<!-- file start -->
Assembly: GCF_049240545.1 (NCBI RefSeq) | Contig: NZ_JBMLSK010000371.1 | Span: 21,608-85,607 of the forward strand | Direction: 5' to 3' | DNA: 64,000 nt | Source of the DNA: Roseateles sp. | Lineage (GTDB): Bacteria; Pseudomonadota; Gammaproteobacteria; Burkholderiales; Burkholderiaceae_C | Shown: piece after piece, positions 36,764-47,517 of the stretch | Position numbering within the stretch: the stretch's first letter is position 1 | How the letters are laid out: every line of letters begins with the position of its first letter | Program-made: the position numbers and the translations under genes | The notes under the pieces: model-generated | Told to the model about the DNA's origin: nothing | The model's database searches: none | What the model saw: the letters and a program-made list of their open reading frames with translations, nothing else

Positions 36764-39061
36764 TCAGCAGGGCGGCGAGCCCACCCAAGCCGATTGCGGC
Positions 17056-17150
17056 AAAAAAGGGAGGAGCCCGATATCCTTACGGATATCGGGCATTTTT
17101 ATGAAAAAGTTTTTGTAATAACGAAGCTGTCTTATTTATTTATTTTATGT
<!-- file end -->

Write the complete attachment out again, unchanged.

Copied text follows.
Assembly: GCF_049240545.1 (NCBI RefSeq) | Contig: NZ_JBMLSK010000371.1 | Span: 21,608-85,607 of the forward strand | Direction: 5' to 3' | DNA: 64,000 nt | Source of the DNA: Roseateles sp. | Lineage (GTDB): Bacteria; Pseudomonadota; Gammaproteobacteria; Burkholderiales; Burkholderiaceae_C | Shown: piece after piece, positions 36,764-47,517 of the stretch | Position numbering within the stretch: the stretch's first letter is position 1 | How the letters are laid out: every line of letters begins with the position of its first letter | Program-made: the position numbers and the translations under genes | The notes under the pieces: model-generated | Told to the model about the DNA's origin: nothing | The model's database searches: none | What the model saw: the letters and a program-made list of their open reading frames with translations, nothing else

Positions 36764-39061
36764 TCAGCAGGGCGGCGAGCCCACCCAAGCCGATTGCGGC
Positions 17056-17150
17056 AAAAAAGGGAGGAGCCCGATATCCTTACGGATATCGGGCATTTTT
17101 ATGAAAAAGTTTTTGTAATAACGAAGCTGTCTTATTTATTTATTTTATGT